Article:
An example would be OmiseGO ICO in August, when the payments company raised $25 million selling its OMG tokens. Since then, many news outlets are reporting millions of dollars raised in selling cryptocurrencies in a matter of a few hours.

China banned ICO because its legality is described as ‘undefined’ and it was only in July this year that US regulators began looking into it.

According to Sun Guofeng, director general of the Chinese Central Bank, banning ICO was a necessary move to stop illegal fund raising.

China-based ICOs raised about $400 million through 65 offerings with more than 100,000 investors. If it all came crashing down, China would be in hot water.

What is the future of ICO around the world and in Southeast Asia?

To clarify, holding cryptocurrencies in China by private parties is still legal. The People’s Bank of China only makes it illegal for financial institutions to hold or transact in them. It does not mean that there is no opportunity for Chinese developers and service providers in cryptocurrency.

While countries are slowly trying to control ICOs, the Southeast Asian market sees bitcoin as an opportunity to improve the financial maturity of its citizens, over 70% of whom are unbanked.

Singapore has been dubbed to be the next ICO hotbed given its a favorable location for startups, favorable regulatory standards, and supportive tax measures.

And developing markets like Vietnam are embracing digital currency as showcased by smart vending machine startup Dropfoods that announced its ICO this week and Myanmar’s SKYBIT that aims to open the country to a global market through bitcoin.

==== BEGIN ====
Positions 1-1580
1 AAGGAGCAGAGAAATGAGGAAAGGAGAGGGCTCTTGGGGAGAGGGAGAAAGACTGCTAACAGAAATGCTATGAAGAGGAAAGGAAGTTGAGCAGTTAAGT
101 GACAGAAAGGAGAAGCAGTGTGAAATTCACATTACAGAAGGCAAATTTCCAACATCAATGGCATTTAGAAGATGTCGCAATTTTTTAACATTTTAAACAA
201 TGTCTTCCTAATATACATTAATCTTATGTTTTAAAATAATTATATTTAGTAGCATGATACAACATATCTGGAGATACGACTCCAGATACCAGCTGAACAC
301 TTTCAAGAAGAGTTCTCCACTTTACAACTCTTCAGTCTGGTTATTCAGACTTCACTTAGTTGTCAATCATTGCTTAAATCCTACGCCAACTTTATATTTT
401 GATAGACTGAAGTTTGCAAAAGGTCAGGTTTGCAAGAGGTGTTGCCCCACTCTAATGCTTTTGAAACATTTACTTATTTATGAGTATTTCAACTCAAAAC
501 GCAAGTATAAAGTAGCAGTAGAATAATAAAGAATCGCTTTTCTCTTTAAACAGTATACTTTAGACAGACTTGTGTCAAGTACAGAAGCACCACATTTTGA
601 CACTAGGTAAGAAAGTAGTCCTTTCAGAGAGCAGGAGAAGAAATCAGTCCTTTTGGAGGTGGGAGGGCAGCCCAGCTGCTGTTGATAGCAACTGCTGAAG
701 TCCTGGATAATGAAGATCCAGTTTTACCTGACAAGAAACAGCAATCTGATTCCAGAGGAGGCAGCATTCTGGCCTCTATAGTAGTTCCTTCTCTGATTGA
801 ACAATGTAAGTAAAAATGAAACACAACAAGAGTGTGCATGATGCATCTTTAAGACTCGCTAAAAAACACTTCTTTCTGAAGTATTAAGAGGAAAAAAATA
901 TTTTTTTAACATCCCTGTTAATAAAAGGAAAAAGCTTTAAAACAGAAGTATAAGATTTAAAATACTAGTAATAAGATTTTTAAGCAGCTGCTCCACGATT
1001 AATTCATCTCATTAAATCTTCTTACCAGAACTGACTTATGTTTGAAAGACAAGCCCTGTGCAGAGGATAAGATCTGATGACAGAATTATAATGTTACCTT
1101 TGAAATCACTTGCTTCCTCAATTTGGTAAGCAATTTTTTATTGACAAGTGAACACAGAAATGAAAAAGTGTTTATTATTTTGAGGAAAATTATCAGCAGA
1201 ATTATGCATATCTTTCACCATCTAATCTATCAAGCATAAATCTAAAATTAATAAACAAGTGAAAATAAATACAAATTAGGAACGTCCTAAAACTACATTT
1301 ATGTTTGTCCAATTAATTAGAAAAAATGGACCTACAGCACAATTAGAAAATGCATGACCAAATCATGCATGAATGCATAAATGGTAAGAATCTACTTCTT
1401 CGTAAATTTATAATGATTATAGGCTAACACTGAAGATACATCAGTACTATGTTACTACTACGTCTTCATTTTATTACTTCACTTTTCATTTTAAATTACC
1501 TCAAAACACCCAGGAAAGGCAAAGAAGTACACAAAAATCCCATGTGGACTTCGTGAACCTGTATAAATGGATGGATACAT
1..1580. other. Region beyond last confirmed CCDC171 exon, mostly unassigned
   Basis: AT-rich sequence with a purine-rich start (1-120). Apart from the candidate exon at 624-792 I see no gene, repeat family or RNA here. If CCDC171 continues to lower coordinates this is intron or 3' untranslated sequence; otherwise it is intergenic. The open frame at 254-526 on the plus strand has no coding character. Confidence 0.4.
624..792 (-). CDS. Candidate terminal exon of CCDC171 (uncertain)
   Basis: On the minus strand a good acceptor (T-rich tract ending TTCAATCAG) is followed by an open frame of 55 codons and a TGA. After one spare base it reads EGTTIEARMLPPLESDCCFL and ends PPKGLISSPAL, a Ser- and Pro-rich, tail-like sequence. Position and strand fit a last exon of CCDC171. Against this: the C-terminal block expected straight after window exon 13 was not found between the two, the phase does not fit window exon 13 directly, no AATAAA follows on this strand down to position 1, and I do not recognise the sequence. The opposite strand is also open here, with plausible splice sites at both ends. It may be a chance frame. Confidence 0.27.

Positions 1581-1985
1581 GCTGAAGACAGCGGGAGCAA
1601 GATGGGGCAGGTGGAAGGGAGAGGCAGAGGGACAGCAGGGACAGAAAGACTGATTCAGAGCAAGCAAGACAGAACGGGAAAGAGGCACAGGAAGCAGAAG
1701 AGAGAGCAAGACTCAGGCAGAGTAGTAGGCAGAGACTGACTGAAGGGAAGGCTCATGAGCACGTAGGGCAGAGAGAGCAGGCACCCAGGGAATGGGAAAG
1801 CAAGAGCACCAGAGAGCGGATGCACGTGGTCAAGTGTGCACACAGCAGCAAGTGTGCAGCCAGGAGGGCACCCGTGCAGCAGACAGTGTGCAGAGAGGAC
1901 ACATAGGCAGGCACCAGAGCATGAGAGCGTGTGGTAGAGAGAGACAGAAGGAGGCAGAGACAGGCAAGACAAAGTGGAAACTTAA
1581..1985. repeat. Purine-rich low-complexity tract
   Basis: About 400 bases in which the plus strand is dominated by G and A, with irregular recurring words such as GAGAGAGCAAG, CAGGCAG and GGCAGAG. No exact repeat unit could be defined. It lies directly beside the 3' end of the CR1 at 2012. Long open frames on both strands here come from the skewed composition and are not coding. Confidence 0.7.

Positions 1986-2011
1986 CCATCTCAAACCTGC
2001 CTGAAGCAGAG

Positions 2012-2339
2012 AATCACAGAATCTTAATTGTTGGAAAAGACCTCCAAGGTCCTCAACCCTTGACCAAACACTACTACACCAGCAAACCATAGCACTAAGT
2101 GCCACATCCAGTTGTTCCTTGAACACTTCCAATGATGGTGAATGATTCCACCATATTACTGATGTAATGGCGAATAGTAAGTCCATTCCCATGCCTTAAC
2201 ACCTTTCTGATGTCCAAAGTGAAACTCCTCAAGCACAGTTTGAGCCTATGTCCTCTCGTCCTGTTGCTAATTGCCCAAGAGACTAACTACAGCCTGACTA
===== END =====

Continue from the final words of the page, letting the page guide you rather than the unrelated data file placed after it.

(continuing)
Bitcoin is not evil. Digital currency is not the bad guy. What has fueled the “ICO bubble” uproar is the excessive optimism that is outweighing rationality that usually comes with smart investing.

Tokens purchased by “investors” in an ICO can be used to transfer value within the new coin’s ecosystem, or to other cryptocurrencies’ ecosystems. The problem is that there is a high likelihood these ICO projects will fail. Why?

Take it from the creator of a famous cryptocurrency.

“Many firms are issuing a coin not because it makes sense to do so, but because they have a product they can sell quickly.” – Ethereum founder Vitalik Buterin

Here’s what you should know today.

1. Grab is adding Myanmar’s Wave Money to its mobile wallet

Ride-hailing and mobile payments startup Grab is partnering with Wave Money in Myanmar.

Drivers will be able to sign up for e-money accounts that let them cash out their daily earnings at one of Wave’s 9,000 shops across Myanmar, Grab said in a statement.

Grab also plans to integrate Wave Money’s digital wallet with its own wallet, GrabPay, so that passengers in Myanmar can use Wave Money’s ecash to pay for Grab rides.

Grab’s strategy of choosing to pair up with local payment options, such as Kudo in Indonesia and now Wave Money in Myanmar shows how importance catering to local tastes are.

Read the rest of the story here.

 

2. TenX raises roughly $80 million for cryptocurrency payment system for everyday life

the company is proud to report following a 1 million USD seed round at the beginning of 2017 with famous lead investor Fenbushi.

TenX completed a successful token raise over this past weekend on June 24, 2017, 1 pm UTC. It exchanged an equivalent of 245,832 Ether (valued at roughly 80 million USD at the time of the swap) to the company’s PAY tokens at a rate of 350 PAY tokens per 1 Ether (with a 20% bonus during the first 24 hours).